The Secret of Their Success: Going from Candidate to President/CEO


When you’re in business, you try to remain humble. After all, there are no “givens” -- sometimes, even the greatest efforts and promises fall short upon execution.

I thought about this the other day, when I was checking in with some of the candidates we’d placed over the past few years and noticed a trend: advancement. Whether in their own company or elsewhere, these candidates were continuing to reach for more and, in turn, achieving the ranks of President and/or CEO at an impressive rate.

This got me thinking about other executive candidates The Hennessy Group had placed through the years, and how many of them were leading big teams, important teams and the kind of teams that are changing the face of an industry.

Truthfully, I lost count somewhere along the way. But, thanks to technology, I was able to put together a list of our life sciences executive placements who had ultimately advanced to President, CEO or both. Here’s what that looks like:

It’s easy to say that you do something. In my industry, for example, almost everyone says they have a 90%+ success rate on search (whether they can back it up with stats is another story).

It’s harder to stop to do the math. But sometimes when you do, you find that you’re actually doing far more than you say. That’s something to celebrate.

If I were to congratulate each of the leaders on our list, my guess is that their responses would likely be the same: “I was just doing my job.” That humility is a testament to their superior leadership. For those of us who’ve watched the workforce evolve over the decades, we’ve seen how humility today has the power to drive teams to succeed, something that didn’t stand a chance in the workplace a few decades ago.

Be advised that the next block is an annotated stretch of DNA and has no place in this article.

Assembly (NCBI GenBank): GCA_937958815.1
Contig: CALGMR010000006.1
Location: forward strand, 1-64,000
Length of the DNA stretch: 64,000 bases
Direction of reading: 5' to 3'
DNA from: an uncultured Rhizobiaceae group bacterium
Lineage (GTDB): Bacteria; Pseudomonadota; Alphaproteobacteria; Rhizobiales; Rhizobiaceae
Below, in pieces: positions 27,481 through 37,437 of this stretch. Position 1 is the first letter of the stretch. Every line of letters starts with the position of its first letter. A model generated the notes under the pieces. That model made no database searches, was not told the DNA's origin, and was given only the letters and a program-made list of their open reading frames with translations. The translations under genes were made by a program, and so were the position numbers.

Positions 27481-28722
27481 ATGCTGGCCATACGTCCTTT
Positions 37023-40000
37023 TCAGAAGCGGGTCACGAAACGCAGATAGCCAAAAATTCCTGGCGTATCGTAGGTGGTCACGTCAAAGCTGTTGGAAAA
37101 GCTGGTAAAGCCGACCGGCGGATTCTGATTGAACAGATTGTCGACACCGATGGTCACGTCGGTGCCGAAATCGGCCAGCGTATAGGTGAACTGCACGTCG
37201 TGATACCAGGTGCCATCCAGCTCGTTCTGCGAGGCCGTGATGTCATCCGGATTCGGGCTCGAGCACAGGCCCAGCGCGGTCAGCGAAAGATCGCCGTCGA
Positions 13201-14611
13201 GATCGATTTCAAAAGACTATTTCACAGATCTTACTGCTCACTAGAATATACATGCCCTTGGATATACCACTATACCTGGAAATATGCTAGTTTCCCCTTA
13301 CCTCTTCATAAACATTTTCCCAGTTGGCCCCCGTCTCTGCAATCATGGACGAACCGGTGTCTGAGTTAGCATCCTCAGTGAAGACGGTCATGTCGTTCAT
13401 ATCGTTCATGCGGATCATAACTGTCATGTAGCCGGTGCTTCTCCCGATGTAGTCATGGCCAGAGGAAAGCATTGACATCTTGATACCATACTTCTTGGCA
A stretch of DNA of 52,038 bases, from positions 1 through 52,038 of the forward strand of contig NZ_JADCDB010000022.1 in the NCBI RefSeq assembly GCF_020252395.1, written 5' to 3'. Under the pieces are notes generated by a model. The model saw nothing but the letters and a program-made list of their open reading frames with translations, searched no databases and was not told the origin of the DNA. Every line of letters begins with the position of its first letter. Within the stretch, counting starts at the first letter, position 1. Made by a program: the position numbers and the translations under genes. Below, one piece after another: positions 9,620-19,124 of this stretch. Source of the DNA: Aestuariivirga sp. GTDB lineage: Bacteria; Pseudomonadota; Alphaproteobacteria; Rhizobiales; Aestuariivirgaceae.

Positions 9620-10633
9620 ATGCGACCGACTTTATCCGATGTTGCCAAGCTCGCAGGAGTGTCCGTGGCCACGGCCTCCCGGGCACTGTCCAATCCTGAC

A study by Catalyst (and related article by Catalyst’s Jeanine Prine and Elizabeth Salib in Harvard Business Review), found that “when employees observed altruistic or selfless behavior in their managers … they were more likely to report feeling included in their work teams.” They also reported “being more innovative,” and “engaging in team citizenship.” A little humility adds up to the type of team life sciences companies need to reach the next level.

It’s a great lesson, too. So many of the outstanding minds in this industry don’t own up to their accomplishments. It’s just work, right? We’re just doing what we love. But the numbers show that most of them are doing far more. They’re building teams that rise to the challenge. They’re motivating the contributors who give 110% because they have a goal to make life better for someone. They’re influencing the innovators to jump the next hurdle, even when it seems insurmountable. They’re making sure that promises aren’t empty and that expectations are exceeded. And they’re doing all of this quietly because it’s part of who they are as people -- the kind who have the humility it takes to lead the way.

My hat goes off to each of them.

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